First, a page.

It's not supposed to happen to the drummer, but once it did and a drunk staggered into my kit, knocking over cymbals, toms and stands. This was back in the late 60's early 70's so I wasn't "enclosed" in a "cage" made up of sturdy aluminum, but the "strings" were usually able to "protect" me - usually .
That one night, the bass and rhythm guitars were playing a new tune with a tricky sequence which called for some accents and their concentration was on the music,. As this passage involved me as well, I didn 't see this well-meaning guy bringing me a beer until he landed in my lap.
CRASH!, BOOM and more CRASHES along with a TWANNNNGGGGG or two went the instruments. EXPLETIVES DELETED went Bill and the well-meaning drunk and BZZZZZZZZZZZZZZZZZZTTTTT went the electronics and then all went quiet.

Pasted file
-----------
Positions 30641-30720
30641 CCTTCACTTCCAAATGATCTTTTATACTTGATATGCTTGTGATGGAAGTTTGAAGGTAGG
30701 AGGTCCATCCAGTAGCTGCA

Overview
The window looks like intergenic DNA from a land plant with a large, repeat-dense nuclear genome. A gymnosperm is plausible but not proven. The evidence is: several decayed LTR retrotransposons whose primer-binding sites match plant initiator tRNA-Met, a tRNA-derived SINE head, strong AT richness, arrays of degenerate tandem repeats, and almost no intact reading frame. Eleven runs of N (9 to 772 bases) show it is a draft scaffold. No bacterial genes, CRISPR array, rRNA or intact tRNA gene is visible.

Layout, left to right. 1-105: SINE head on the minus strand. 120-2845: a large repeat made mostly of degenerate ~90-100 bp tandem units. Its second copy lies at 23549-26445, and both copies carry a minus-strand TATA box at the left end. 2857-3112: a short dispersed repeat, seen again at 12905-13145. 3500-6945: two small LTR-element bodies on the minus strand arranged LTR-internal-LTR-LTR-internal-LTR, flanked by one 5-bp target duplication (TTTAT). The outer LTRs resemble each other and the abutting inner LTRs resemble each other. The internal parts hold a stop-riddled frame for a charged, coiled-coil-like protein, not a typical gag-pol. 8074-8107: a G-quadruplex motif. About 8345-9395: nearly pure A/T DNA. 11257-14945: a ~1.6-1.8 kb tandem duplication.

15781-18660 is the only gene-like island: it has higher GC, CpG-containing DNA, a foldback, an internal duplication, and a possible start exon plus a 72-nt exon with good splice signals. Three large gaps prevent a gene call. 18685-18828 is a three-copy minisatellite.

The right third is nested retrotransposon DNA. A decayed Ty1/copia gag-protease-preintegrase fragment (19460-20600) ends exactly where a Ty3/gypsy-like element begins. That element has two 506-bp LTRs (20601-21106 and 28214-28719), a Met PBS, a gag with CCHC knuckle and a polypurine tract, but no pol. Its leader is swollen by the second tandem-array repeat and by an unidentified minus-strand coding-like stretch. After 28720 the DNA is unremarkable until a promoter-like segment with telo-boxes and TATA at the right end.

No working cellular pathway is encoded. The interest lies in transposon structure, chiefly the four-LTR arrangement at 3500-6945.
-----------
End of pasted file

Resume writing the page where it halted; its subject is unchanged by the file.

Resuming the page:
"Better get him to the nearest hospital", I said. "Looks like he cut himself."
My cymbals won't cut you normally, but if you add friction to the edge of one, it could open a gash, and that's what happened to this guy. He wound up needing 20 stitches.
As far as I know, this never happened to "the strings", but from that time on, we talked to the bar owner and had him make sure he included us on his insurance. THAT night's accident wasn't bad enough to require repair or replacement of any of my equipment, but I suspect we were covered anyway. He may have had to file claims before and didn't want to see his premiums increase by telling us we were playing at our own risk.
Epiphone Les Paul Studio
Fender GDO300 Orchestral - a gift from Amy & Jim
Rogue Beatle Bass
Journal: www.wheretobud.blogspot. com